by Tom Hallet
The following is an introduction to a review of SF punk band Crime’s recent compilation package, San Francisco’s STILL Doomed. Inspired by both the band’s name and the criminally-underrated material on the album, I decided to recount my own personal brush with the wrong side of the law—we’ll call this little excursion into my whacked-out past ...
QUOTE OF THE WEEK: "Experience is not what happens to a man, it is what a man does with what happens to him." —Aldous Huxley
SONG OF THE WEEK: “Nothing is Everything”
This time of year—as summer winds down, the nights grow longer and chillier,
and students around the country prepare for fall classes—always reminds
me of the time I hitched a ride with the infamous Joe College, a late-’80s
highway con man of the highest order. Of course, I had no idea at the time that
my road savior was the mastermind behind a national, one-man crime wave, but
even if I had, I probably wouldn’t have turned down a ride. On the other
hand, had I known the depth of the man’s duplicity, and the effect his
deeds would eventually have on my personal life, I can assure you I’d
have turned and run screaming in the other direction instead of tossing my beat-up
knapsack in his back seat and sliding gratefully into the passenger side.
As for how I ended up on a lonesome Montana highway at dusk on one of the hottest
days of the year, with exactly four dollars in change, six Marlboros, and half
a pack of Zig Zag white and golds as my sole stake in the world, well, that’s
a long story. Let’s just say that I’d recently fought—and
won—a lengthy battle with the same dragon a lot of folks who move out
to the Pacific Northwest do, and was making my way back to the Midwest to both
lick my wounds and escape the madness. Hitch-hiking through Idaho, Montana,
and North Dakota sounded like a wonderful cleansing experience as well as a
bottom-dollar way of traveling for a guy who was almost literally down to his
bottom dollar, but in my haste to leave behind bad memories and worse experiences,
I’d neglected to consider several key factors of such a journey.
First of all, the state of Montana literally goes on forever—and in the
summer, the highways are unending, burning hot, redneck-infested ribbons of
death leading to the very mouth of hell, no matter which direction one heads.
There are no watering holes, no roadside rest areas, no mud puddles shimmering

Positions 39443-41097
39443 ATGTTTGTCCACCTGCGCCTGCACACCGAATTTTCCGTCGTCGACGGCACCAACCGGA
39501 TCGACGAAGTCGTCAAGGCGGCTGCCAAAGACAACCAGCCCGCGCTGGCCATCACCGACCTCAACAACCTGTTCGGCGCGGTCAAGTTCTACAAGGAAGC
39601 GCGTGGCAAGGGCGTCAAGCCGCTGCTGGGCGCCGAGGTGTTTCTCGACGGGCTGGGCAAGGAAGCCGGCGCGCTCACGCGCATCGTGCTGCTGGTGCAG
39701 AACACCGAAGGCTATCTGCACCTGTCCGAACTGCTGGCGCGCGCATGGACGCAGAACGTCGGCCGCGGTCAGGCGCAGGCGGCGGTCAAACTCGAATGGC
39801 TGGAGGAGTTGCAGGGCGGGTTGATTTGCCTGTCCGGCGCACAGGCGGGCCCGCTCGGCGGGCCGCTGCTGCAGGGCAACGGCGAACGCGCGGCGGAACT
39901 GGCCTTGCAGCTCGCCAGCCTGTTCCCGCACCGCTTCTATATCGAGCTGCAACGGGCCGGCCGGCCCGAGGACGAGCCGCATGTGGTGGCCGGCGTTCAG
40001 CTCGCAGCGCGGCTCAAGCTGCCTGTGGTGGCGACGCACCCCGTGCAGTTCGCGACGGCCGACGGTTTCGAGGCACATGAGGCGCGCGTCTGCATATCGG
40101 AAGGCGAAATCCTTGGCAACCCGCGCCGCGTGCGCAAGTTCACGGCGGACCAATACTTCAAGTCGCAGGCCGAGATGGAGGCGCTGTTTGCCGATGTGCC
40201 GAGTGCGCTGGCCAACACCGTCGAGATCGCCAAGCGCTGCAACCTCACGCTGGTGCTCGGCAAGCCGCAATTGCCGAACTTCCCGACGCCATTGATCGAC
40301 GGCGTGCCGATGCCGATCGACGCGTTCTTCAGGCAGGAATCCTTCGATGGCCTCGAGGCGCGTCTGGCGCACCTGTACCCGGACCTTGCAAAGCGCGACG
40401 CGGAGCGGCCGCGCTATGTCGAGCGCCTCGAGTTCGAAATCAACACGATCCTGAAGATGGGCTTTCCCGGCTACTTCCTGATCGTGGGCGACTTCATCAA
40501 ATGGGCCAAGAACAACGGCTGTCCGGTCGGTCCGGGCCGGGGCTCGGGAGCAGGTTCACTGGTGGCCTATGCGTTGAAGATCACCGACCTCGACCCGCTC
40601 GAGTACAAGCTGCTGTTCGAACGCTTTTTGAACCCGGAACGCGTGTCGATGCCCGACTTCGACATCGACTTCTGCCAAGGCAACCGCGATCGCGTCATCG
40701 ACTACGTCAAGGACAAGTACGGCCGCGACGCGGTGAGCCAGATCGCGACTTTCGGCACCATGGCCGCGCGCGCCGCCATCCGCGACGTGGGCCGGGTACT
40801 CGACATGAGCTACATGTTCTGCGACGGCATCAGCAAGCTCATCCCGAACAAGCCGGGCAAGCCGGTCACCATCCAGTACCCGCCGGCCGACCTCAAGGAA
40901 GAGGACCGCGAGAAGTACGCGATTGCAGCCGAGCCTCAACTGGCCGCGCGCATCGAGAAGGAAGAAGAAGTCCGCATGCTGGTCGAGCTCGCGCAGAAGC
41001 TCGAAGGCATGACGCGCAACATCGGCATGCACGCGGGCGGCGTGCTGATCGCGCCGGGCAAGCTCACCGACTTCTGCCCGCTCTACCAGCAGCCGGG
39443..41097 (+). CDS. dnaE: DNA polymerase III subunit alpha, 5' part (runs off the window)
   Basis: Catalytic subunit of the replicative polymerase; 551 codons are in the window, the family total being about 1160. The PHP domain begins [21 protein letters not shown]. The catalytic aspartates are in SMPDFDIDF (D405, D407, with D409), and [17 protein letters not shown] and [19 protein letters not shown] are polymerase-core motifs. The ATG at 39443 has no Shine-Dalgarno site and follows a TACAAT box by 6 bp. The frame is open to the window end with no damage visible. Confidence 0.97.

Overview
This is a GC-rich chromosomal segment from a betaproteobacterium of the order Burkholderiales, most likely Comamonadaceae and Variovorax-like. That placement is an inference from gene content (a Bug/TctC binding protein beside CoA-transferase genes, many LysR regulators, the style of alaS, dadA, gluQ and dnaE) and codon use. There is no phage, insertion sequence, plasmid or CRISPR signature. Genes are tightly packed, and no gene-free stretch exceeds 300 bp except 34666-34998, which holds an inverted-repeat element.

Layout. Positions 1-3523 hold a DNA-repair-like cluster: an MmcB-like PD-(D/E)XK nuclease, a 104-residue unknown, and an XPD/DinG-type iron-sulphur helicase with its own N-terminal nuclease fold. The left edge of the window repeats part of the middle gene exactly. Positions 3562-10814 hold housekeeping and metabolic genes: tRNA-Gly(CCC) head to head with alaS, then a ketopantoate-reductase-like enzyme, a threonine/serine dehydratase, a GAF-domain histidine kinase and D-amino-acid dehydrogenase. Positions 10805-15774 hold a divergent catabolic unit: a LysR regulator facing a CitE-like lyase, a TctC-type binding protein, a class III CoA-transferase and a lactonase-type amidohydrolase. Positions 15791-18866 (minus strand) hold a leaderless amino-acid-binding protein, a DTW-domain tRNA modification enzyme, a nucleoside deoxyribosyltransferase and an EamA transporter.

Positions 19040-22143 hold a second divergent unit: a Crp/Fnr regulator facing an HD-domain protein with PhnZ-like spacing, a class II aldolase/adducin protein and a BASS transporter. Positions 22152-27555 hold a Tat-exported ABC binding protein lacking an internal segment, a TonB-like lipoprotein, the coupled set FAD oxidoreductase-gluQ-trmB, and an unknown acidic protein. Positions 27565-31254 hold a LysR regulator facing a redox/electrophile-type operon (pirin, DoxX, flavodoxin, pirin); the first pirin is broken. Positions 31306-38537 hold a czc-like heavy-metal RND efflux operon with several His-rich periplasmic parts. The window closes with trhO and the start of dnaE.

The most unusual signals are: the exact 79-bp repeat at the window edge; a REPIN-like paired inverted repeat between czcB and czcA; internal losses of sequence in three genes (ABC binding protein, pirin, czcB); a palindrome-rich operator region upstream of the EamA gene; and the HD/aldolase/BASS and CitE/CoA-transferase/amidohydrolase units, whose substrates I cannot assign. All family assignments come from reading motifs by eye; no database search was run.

in the baking sun. If you’re too stoned or stupid to bring a thermos or
a canteen with you out on those highways, it’s a sure bet you’ll
come as close to hallucinating from lack of liquid as I did. Eventually, I remembered
an old cowboy trick from the movies, and found a nice round pebble alongside
the road to suck on. That brought minute amounts of life-affirming saliva to
my dust-encrusted mouth, but also left me with several damaged teeth after I
accidentally bit down on it a couple of times so as to avoid accidentally swallowing
You have to understand—it was at least 125 degrees in the sun, I had a
25-pound backpack full of filthy clothing on my back, and my long hair felt
like a drenched coonskin cap wrapped around my throbbing skull—I was not
thinking clearly. As the toxins from my poisonous stay on the West Coast seeped
and oozed from my pores like venom from a black adder’s fangs, I found
myself weaving and stumbling along the side of the blistering highway, nearly
tumbling into the filthy ditch more than once. Time slowed to an awful crawl,
and a terrible sound—the quiet cacophony of emptiness and slow, painful
death—began to howl in my ears.
I tried to sing, to spit out some familiar words to favorite songs, anything
to break the insane monotony and horrific heat assault, but my lips were too
dry and cracked, my tongue too brittle and twisted. I truly saw the end coming
nearer and nearer, and almost wept (no fluids, tho) when I heard, and then saw,
an old green Caddie barreling towards me—and going the direction I was,
too! I spun around, flung my bag over my shoulder, and stuck my thumb straight
up in the air. They HAD to pick me up—anyone in their right minds could
see I was ready to fatally succumb to the vile atmosphere around me.
The car slowed perceptibly as it got closer, and I could make out four or five
faces in the cab. Young people, cool! Maybe they had a cold soda or even a wet
rag I could suck on. If not, a ride to somewhere civilized—an Indian trading
post, a cracker truck stop, I didn’t care—would sure have beat the
hell outta the sitch I was in at the time. The car passed me going around 25
mph, then pulled over a few feet down the road. I ran with all my might, closing